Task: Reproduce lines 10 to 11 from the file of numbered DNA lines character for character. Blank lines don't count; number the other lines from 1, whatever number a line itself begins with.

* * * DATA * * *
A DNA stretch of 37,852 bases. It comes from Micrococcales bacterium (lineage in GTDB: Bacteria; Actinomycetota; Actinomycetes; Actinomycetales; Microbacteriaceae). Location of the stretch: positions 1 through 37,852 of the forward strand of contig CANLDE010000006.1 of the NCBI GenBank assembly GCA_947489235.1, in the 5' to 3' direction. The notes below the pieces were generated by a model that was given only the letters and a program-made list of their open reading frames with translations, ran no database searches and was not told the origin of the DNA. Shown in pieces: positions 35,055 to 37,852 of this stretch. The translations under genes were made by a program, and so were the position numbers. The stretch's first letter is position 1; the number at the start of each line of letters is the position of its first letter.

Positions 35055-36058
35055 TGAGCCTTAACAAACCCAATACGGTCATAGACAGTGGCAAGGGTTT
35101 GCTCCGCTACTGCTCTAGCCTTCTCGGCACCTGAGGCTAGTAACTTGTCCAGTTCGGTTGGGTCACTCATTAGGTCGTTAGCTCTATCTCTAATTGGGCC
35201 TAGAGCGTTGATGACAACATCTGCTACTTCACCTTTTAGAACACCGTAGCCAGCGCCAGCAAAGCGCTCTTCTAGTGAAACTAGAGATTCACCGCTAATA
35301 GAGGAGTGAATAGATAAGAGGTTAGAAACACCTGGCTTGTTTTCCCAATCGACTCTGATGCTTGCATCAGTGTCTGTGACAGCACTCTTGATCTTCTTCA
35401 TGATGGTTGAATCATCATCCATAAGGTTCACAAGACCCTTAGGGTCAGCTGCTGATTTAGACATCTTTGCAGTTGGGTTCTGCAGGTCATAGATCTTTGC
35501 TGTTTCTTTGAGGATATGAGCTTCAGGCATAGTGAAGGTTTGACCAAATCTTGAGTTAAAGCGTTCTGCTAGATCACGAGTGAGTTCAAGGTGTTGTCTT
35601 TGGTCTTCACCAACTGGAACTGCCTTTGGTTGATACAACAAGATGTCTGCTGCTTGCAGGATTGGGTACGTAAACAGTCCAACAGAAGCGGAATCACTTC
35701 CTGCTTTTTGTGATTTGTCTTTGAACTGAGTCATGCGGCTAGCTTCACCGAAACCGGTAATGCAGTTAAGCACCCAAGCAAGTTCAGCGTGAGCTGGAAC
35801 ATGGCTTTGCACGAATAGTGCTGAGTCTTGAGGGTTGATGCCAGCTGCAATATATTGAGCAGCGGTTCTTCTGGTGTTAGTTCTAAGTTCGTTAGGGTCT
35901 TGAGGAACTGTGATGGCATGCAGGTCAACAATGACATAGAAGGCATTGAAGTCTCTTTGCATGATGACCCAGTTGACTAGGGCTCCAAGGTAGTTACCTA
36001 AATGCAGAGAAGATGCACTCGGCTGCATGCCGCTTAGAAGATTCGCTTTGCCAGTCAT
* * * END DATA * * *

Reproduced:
35701 CTGCTTTTTGTGATTTGTCTTTGAACTGAGTCATGCGGCTAGCTTCACCGAAACCGGTAATGCAGTTAAGCACCCAAGCAAGTTCAGCGTGAGCTGGAAC
35801 ATGGCTTTGCACGAATAGTGCTGAGTCTTGAGGGTTGATGCCAGCTGCAATATATTGAGCAGCGGTTCTTCTGGTGTTAGTTCTAAGTTCGTTAGGGTCT